2013 has been a relatively quiet year in terms of solar activity — at least until this week. For the past two days, the sun anchoring our solar system has been throwing something of a temper tantrum. And it's made for some rather spectacular fireworks.
In the past 48 hours alone, the sun has sent four colossal X-class solar flares whipping into space, all emerging from darkened sunspots dotting our star's chromosphere. (X-class flares, it's worth noting, are assigned a number to illustrate their relative strength: An X2 flare is twice as powerful as an X1, and so forth.)
Wired reports that the first three projections were each "the most energetic solar flare of 2013" — until "the next one came along."
The first, an X1.7, occurred around 10 p.m. U.S. Eastern time, on May 12. Then, an X2.8 erupted at 12:05 p.m. on May 13. And the last one, an X3.2, peaked at 9:11 p.m. on May 13. X3.2 is the third-largest flare of this solar cycle, with the largest being an X6.9 in 2011. [Wired]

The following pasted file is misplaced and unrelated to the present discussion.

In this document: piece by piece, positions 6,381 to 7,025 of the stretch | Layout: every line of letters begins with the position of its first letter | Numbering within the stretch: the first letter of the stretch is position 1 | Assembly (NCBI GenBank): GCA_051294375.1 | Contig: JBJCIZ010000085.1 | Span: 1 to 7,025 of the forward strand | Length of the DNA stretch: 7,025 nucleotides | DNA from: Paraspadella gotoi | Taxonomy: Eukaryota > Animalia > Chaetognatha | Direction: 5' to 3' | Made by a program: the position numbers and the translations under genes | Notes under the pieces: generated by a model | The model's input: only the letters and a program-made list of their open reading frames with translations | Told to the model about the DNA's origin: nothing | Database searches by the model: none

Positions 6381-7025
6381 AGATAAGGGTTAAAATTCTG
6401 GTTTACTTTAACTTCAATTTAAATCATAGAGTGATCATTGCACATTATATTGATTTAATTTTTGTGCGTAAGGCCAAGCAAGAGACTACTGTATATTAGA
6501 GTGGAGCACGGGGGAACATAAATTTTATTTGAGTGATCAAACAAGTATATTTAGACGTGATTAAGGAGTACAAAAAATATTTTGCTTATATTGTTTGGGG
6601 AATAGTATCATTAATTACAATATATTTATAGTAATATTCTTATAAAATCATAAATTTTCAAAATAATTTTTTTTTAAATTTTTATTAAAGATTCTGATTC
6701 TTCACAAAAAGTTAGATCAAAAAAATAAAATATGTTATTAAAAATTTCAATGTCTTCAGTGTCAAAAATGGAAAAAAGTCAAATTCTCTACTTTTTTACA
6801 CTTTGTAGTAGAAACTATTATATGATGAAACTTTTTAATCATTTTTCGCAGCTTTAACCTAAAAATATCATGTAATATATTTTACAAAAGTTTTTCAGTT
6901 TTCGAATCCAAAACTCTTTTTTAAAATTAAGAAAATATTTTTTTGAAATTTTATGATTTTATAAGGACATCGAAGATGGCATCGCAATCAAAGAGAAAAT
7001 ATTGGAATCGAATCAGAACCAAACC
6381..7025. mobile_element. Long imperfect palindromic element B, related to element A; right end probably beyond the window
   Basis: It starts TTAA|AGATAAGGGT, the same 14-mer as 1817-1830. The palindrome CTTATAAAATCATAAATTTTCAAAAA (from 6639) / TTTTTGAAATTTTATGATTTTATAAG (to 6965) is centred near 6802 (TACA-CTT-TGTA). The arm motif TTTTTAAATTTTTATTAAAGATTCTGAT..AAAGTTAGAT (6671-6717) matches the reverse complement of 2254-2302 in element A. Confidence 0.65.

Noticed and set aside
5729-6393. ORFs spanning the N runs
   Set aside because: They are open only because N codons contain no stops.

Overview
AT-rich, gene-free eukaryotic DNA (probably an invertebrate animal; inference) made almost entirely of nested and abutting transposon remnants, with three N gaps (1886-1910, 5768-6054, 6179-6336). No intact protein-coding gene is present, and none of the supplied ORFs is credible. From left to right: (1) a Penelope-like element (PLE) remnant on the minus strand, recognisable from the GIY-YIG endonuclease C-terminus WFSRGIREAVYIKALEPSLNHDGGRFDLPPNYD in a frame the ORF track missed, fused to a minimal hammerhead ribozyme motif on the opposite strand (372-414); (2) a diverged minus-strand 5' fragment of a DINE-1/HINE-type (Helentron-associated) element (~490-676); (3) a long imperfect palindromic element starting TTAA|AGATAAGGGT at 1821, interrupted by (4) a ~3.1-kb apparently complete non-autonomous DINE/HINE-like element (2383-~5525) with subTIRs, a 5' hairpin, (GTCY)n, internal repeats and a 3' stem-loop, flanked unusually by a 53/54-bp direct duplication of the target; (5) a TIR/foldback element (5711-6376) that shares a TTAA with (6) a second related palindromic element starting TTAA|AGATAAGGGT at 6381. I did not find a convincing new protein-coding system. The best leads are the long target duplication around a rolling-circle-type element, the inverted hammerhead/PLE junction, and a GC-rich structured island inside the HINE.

The fourth and decidedly more benign flare, according to BBC News, was an X1 that sprang up briefly in the middle of the night.
Alex Young, a heliophysicist at NASA, tells Wired that the flares each produced about 100 sextillion Joules of energy. For perspective, that's the rough equivalent of 100 million hydrogen bombs detonating simultaneously.
On the bright side, the sunspots weren't facing Earth, meaning the resulting solar radiation won't be disrupting any of our satellite-powered GPS or phone signals here on the ground. That's not to say a future solar eruption couldn't do damage: In one memorable example, a similar phenomenon called a coronal mass ejection — which also explodes from the sun's surface — blew through Earth's protective atmosphere back in September 1859, reportedly shorting out telegraph wires and starting fires in North America and Europe.
As for why the sun is suddenly whipping itself into a frenzy, NASA scientists say the behavior is actually quite normal. Our big, glowing ball of warmth is merely ramping up for a period of intense activity called its solar maximum, which occurs every 11 years or so. For a brief period, "there can be hundreds of sunspots" twisting and poking through the sun's photosphere, whipping around all sorts of fiery tendrils. While the last solar maximum in 2000 passed without causing too much trouble, NASA says the coming period could be the most intense since 1958.